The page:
FolkestoneJack's Tracks

Antalya to London

Posted in Antalya, Turkey by folkestonejack on October 20, 2014

An impressive sunrise over Antalya greeted me on waking, providing a stunning final vista ahead of my homeward journey. The taxi rank outside the hotel was deserted so I wandered around the neighbourhood hoping to find a taxi, luckily finding one parked up in a side street. The driver started bargaining me down in price before I had barely uttered a word, which made a pleasant but somewhat odd change!

Antalya sunrise

Antalya sunrise

The domestic flight from Antalya to Istanbul was perfectly smooth and Turkish Airlines once again served up surprisingly good fare for such a short flight. After landing in Istanbul I had half an hour to clear Passport control and security, making it to the gate bang on the scheduled boarding time. Time to take my seat on the Turkish Airlines 737-900ER that would get me home.

I have to admit that my trip to Turkey has challenged many of the preconceptions I held, in much the same way that my first trip to China helped me to see how limited my understanding of the country really was. As ever, nothing is quite as simple as you imagine it to be! I have been really impressed by the transport system in Turkey, the friendliness of the people, the stunning historic sights and the beauty of the countryside.

I hadn’t really ever expected to visit Turkey and probably would never have the trip had it not been for the lure of a steam photo-charter, but I am mightily glad that I did. At the start of the trip I was sure that it would be my only trip to the country, but now I am thinking that it won’t be long at all before I am back. Roll on the next adventure!


Chilling in Antalya

Posted in Antalya, Turkey by folkestonejack on October 19, 2014

It was a pleasure to wind down today after the tour, heading out into Antalya for a leisurely wander around the main tourist sights. The blue skies, sun and steadily climbing temperature all combined to give sufficient discouragement from any thought of tackling the city at anything more than a relaxed, chilled pace!

Antalya in the afternoon

The clock tower and the Tekeli Mehmet Paşa Mosque

My walk began at the Clock Tower and took in Hadrian’s Gate, the Hirdirlik Tower (a Roman mausoleum), the marina, Yivli minaret and Cumhuriyet Square. I ended the walk with a wander through the bazaars, trying to avoid falling into the clutches of the enthusiastic shop owners! Antalya struck me as a fascinating place – a city steeped in culture, history and religion but providing an equally strong draw to a beach-going and partying crowd. In all probability I would never have visited the city if it had not been for the steam tour and that would have been a pity.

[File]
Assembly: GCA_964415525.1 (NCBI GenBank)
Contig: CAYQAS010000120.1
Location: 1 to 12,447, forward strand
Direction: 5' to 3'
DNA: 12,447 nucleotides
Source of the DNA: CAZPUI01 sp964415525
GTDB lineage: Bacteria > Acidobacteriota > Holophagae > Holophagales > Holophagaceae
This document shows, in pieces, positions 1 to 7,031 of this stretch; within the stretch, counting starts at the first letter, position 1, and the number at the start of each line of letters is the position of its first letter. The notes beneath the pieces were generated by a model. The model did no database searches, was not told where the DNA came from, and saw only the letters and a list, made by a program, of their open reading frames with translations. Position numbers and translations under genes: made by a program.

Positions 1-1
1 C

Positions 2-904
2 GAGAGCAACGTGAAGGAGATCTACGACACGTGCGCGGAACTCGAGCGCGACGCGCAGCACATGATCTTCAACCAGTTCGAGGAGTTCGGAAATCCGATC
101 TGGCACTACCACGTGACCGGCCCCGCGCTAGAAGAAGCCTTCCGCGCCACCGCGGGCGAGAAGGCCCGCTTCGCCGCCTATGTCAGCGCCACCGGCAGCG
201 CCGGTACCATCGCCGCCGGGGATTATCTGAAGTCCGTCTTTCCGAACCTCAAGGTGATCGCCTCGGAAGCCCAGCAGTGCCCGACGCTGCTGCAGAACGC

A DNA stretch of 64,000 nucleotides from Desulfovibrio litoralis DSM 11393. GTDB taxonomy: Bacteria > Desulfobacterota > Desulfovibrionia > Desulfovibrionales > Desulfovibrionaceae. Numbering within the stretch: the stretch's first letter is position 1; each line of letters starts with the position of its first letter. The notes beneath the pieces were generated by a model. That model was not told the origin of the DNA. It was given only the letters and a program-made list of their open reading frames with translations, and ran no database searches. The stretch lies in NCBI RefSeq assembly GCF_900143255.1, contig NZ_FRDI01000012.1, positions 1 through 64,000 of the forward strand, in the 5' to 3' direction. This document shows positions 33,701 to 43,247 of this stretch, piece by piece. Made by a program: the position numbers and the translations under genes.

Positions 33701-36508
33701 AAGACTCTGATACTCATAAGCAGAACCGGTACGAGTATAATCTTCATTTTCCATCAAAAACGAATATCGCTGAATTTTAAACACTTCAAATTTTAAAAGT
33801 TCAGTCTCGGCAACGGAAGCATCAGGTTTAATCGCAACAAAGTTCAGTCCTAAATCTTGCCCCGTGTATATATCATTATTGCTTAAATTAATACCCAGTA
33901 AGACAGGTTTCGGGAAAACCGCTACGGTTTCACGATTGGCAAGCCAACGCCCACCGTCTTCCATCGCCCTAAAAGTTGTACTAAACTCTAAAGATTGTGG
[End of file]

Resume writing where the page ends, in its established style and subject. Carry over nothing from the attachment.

Along the way I came across the fascinating remains of the Korkut (Kesik Minare) Cami which makes a striking sight with its truncated minaret. The building was originally constructed as a Byzantine church in the 5th-6th century, standing on the foundations of a 2nd century Roman temple. However, it was subsequently converted to a mosque, back into a church, then into a mosque again. Quite an astonishing history that gives some idea of the shifting powers in the region. It continued to be used as a place of worship until 1896, when it was badly damaged by fire.

Statue of Apollo found at Perge in 1971

Statue of Apollo found at Perge in 1971

After completing my walk I decided to walk out to Antalya Archaeological Museum. I am ashamed to say that I had my doubts about making the trip, but the array of exhibits was quite astonishing and all superbly displayed. It made quite a contrast to the dusty archaeological museum in Istanbul which had proven to be such a disappointment. The panels in the museum made fascinating reading – from the tales of the recovery of illegally exported treasures to the remarkable sites discovered in the region. If the finds looked stunning in this setting, how much more incredible they must have looked in situ to their discoverers.

On my return to sunlight, after a few hours inside, I headed down to Konyalti beach and chilled out properly for a little while before heading back into the city centre. It felt like the perfect way to end the trip, though I still couldn’t resist taking one or two photographs looking out to the beautifully blue waters and the mountains beyond.

Konyalti Beach

Konyalti Beach

As evening fell I found a peaceful haven at Restaurant Hasanaga, located within a restored Ottoman house in the old town. The friendly waiters served up a superb meal, a sizzling Ottoman beef stew served in the pan, whilst the cats wandering around the tables were a delightful bonus. A really lovely and unexpected find. I returned to my hotel well fed and watered, ready for my homeward journey tomorrow.